This was an explosive period in knowledge of adrenal physiology and pathology. Desoxycorticosterone (DOC) had become available as implanted pellets to enable Addisonian patients to maintain sodium balance. With too much DOC the subject developed high blood pressure, hypokalemia and alkalosis. A new syndrome was described occurring either iatrogenically or spontaneously with adrenal hyperplasia or tumors. With Lewis Engle and others, it was shown that the primary non-electrolyte effect was in intermediary metabolism, namely, the “glucocorticoid” component. Likewise, the metabolic parameters of classical Cushing’s disease were clarified. Nobelist Edward Kendall, a decade earlier while vacationing in upper New York, had a brief summer illness treated by a young reddish-haired 2nd year med student, GWT. Dr. Kendall subsequently provided the first synthetic glucocorticoids to GWT and later both synthetically pure cortisone and hydrocortisone.
In 1942, the Peter Bent Brigham Hospital’s brilliant young Chief of Medicine, Soma Weiss, died suddenly. GWT was a major in the army medical corps, but when the call came from Harvard and the Brigham, he was discharged, and four days after his last lecture at Hopkins he was introduced to the Brigham. That year the medical staff was GWT, Sam Levine, Lewis Dexter, Charles Janeway, James P. O’Hare and one or two senior residents.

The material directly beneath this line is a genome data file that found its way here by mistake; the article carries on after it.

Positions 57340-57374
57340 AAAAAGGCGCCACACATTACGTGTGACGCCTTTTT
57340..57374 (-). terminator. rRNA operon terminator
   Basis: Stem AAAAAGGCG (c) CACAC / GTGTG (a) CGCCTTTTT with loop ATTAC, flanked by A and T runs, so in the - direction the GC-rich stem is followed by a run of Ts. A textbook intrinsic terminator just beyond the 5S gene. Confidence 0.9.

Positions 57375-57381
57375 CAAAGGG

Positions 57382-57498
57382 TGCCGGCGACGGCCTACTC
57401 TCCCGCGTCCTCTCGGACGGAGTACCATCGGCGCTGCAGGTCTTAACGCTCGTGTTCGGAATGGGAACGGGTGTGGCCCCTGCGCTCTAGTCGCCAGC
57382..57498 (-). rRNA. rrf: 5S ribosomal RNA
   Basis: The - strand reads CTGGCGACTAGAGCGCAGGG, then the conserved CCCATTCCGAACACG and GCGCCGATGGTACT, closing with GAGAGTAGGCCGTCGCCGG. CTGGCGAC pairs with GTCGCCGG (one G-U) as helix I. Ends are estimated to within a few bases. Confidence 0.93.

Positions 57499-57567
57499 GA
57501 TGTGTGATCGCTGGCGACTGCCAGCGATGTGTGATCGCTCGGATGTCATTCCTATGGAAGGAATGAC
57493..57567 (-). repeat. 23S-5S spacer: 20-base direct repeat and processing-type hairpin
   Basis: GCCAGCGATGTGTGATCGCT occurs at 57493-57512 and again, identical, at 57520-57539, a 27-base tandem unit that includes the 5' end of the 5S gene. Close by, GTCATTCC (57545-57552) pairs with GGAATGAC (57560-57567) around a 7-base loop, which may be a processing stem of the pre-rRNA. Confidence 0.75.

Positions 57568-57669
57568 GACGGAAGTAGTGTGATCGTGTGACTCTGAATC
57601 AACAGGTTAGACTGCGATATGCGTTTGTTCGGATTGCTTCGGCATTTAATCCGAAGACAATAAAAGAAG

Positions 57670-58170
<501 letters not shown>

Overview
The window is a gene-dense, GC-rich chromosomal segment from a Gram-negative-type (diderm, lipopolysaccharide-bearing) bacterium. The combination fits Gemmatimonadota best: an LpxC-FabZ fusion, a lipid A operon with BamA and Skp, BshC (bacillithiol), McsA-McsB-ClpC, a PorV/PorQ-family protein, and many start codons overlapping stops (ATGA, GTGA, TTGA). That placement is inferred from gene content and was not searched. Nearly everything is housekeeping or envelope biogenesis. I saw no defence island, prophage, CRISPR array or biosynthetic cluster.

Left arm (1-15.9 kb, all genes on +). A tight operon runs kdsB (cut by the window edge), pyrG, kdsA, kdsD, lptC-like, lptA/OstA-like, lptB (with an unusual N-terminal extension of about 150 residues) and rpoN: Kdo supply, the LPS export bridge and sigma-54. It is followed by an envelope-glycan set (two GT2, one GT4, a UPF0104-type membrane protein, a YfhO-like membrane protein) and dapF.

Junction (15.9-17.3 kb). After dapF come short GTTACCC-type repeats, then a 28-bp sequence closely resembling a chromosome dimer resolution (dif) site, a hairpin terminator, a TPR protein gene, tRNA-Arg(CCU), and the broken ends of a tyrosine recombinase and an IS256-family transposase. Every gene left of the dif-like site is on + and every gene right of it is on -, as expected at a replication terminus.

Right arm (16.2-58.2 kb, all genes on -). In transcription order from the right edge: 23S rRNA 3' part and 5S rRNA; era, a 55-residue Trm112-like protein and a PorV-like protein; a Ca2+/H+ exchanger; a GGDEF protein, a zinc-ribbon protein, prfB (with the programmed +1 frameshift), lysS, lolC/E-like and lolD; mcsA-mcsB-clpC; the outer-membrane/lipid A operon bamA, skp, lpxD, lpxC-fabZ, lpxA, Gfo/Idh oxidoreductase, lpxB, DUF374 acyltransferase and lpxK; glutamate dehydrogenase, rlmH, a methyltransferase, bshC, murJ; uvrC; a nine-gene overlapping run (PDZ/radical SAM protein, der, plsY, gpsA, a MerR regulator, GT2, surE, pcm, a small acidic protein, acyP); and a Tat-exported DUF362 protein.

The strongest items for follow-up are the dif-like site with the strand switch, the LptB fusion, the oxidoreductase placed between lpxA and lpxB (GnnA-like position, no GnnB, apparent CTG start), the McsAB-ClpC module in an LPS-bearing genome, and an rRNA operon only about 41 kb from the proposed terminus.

In the 1950’s the Brigham was the world center for the study of adrenal disease. The Reddy-Thorn determination of urinary hydroxysteroids was the standard. Adrenalectomy for prostate and other sex-hormone related malignancies had been standardized by Dr. Charles Huggins of Chicago and Dr. Hartwell Harrison at the Brigham.